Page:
Looking good in front of the camera – video making tips
Creating videos for your business comprising of a talking head is a very daunting task for most. Most of us do not like the sound of our own voices nor do we like looking at ourselves on video, but this is something which we can quickly get used too. The video making tips below should help may the process less painful.
In this post I have concentrated on video tips to help you look good in the finished video. There are two very important elements which you should pay particular attention to getting right before you start recording. The first is sound and the second is lighting. If the sound quality is poor in the finished video, it will not make any difference if the rest of your production is of award wining standard. Your audience will not watch it. (see example in video below)
Be natural, smile and relax.
Don’t try to be something you’re not, it will come across as fake or forced. ie. if you’re not naturally upbeat, don’t try to be. If you are, don’t try to be to serious. Be honest and be your natural self.
Write out a script – but don’t read it word-for-word.Convert it into bullet points once you know what you want to say. Use a whiteboard behind the camera or computer for your bullet points. This will help you appear like you are talking directly to your audience by keeping your face looking up at all times and you aren’t shuffling pages throughout your video. It is very important to engage with the audience by looking directly into the lens as much as possible. If you have an iPad, these make very good tele promters and there are plenty of free apps. Try to keep one objective per video so you don’t go off-topic on a tangent. Videos should be primarily related to your business/brand/skills/expertise.
Sound and Lighting
Front lighting is good, but be cautious of how bright or close it is to you as it may wash out your face or cause you to squint. Don’t use direct overhead lighting as it can cast shadows below your eye brow, making it look like you had a bad nights sleep. Natural light is good but run a test video first if shooting directly against a window as the camera may adjust to the outside light and/or pick up a reflection. If you wear glasses, consider removing them or have a reflection coating added to cut the glare.
Shoot from the chest up and try to frame your face so it looks natural. Head closer to the top of the frame and zoom in, not too close but so you take up most of the space. As a guide, imagine if you divided the screen into three even horizontal parts. Your eye line should be between the top and middle portion as shown in the image. (image from http://ohda.matrix.msu.edu/)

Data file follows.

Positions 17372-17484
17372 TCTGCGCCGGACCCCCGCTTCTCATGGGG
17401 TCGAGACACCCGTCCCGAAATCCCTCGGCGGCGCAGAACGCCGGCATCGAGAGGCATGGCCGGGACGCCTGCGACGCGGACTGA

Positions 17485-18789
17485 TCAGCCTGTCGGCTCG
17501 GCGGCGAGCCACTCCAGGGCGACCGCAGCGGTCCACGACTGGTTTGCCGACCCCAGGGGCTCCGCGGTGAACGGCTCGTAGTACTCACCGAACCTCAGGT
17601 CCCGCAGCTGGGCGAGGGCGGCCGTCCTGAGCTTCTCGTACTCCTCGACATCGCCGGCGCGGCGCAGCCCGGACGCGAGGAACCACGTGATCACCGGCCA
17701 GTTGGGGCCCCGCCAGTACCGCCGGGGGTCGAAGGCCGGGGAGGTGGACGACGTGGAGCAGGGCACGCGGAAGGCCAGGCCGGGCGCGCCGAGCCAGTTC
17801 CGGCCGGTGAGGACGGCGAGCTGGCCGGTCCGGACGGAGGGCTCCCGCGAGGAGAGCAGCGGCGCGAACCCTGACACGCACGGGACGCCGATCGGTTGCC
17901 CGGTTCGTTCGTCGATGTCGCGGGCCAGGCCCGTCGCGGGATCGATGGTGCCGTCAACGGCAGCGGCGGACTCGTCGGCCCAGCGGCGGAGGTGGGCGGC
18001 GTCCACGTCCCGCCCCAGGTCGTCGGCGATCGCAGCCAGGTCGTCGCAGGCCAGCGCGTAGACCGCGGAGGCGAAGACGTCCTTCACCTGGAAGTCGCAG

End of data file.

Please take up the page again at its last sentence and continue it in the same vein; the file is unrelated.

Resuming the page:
If possible, use a separate microphone. Built-in microphones tend to be cheap and may not create good quality recordings. A good quality USB condenser mic can be purchased from €80 upwards or use a wired lapel mic. Consider background/outside noise when determining when to record. If you live by a major road, rush hour may not be the best time to record. Other considerations might be kids playing after school, lawns being mowed at mid-day, the postman delivering post and the neighbour’s dog, etc.
When speaking, speak at a pace that is not too fast or too slow so viewers can easily understand you and keep up.
Use a tripod for steady videos. Start the recording, click your fingers or clap your hands once, then wait 5 seconds before you start talking, then leave the same amount of time after you end before turning off the recording. This allows for easy editing.
Simple and easy to follow content is best.
Sit still during recording – don’t move your head a lot, talk with your hands, etc. If you’re a naturally overly animated person, you may need to try and correct this and tone it down. Keep your ‘background environment’ natural to your business tone. i.e. if you have a casual business tone, your video background (shown behind you in the video) should be neat and tidy but casual – not full of band instruments (unless your business is music related). Same goes for ugly backgrounds; loud colours and distracting items will pull the attention from you and to the background.
Consider your business tone and clothing. You don’t want to be ultra-business like online yet recording videos in your track suit (unless this is your business attire) Also make sure that you are not wearing colours that may bleed on screen or blend with the background.
Always end with a call to action; share, like, comment, join something, buy something, call a number, etc.
Before you begin check yourself in the mirror. You want to look your best throughout the video so it is wise to check before you start.
If you found this post, interesting, please share it with your friends. If you didn’t find it interesting, I would like to know why, so please leave a comment below. Also check out my other posts for more video making tips to help with you get started on your video marketing journey.
The content in this post is from years of experience as a professional videographer in a previous life and from ongoing learning in the subject of video marketing.